Repetitive behaviors in autistic disorder
- Cite this article as:
- Militerni, R., Bravaccio, C., Falco, C. et al. European Child & Adolescent Psychiatry (2002) 11: 210. doi:10.1007/s00787-002-0279-x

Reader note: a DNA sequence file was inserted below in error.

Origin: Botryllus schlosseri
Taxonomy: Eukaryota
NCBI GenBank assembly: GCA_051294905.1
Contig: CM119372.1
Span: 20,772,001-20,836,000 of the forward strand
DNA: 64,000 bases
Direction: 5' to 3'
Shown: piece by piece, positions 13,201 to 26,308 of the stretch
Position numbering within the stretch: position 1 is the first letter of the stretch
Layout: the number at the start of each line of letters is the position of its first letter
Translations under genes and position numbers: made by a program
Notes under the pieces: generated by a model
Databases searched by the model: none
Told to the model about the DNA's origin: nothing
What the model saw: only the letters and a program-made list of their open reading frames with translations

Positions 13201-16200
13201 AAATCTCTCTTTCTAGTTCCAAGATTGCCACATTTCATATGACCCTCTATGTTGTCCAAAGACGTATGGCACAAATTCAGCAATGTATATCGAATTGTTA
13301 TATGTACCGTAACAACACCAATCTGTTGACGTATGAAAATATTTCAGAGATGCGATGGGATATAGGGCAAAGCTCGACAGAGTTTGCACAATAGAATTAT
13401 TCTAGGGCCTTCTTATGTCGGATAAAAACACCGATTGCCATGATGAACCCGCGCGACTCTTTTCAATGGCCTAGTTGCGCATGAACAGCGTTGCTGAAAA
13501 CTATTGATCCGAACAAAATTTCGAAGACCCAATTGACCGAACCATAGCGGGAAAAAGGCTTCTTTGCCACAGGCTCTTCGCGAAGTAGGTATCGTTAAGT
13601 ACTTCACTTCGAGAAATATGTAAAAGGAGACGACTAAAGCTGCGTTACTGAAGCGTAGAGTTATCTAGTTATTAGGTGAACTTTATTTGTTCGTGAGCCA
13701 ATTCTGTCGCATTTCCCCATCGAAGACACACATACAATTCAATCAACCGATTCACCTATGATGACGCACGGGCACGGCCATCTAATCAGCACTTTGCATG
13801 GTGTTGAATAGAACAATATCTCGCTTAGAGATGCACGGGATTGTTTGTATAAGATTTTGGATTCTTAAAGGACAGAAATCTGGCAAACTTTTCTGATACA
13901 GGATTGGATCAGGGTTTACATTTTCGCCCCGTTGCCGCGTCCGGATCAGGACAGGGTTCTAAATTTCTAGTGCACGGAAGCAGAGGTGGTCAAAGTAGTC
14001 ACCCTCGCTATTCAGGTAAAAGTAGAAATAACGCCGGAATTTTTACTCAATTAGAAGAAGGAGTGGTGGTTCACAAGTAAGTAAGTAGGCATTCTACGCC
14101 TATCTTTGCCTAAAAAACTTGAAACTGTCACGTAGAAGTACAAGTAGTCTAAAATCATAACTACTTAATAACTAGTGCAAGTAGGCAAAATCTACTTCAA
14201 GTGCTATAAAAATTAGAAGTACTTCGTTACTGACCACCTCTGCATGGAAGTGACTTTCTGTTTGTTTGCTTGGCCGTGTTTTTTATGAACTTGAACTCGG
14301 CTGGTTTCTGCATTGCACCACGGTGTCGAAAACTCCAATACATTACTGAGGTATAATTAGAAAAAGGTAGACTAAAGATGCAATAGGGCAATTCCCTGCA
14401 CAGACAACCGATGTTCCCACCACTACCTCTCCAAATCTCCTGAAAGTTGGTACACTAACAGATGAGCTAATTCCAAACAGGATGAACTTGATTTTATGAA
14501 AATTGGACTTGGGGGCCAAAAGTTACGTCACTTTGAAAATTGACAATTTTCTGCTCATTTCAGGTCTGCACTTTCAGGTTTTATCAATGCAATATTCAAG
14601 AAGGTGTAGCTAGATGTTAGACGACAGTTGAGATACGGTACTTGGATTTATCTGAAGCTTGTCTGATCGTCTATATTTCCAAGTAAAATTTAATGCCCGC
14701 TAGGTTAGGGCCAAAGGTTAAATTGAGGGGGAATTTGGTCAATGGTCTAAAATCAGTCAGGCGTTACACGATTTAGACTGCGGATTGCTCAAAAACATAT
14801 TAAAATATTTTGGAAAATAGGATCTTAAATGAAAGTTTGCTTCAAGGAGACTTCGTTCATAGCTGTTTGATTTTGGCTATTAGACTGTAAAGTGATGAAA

Introduction: Repetitive behaviors are common in autistic disorder, as in other developmental disabilities. Behaviors as diverse as stereotypies, cognitive inflexibility, and a need for sameness are grouped together under DSM IV classification, even though they are diverse in phenomenology, underlying neural circuitry, and possible clinical significance. In order to better define repetitive behaviors, we studied the relationship between such behaviors and chronological age, developmental level, estimated IQ, presumed mood state, severity of illness, as well as behavior reactivity to environmental stimuli, in a group of 121 consecutive autistic children, aged 2–4 and 7–11 years. Results: Younger autistic children displayed more motor and sensory repetitive behaviors. Older children had more complex behaviors. Children with higher IQ scores, likewise, demonstrated more complex repetitive behaviors. Most motor behaviors and self injury showed features of reactivity. Conclusions: Certain “repetitive” activities may not represent core features of autistic disorder and may be equivalent to normal motor and cognitive behaviors, as seen during typical development.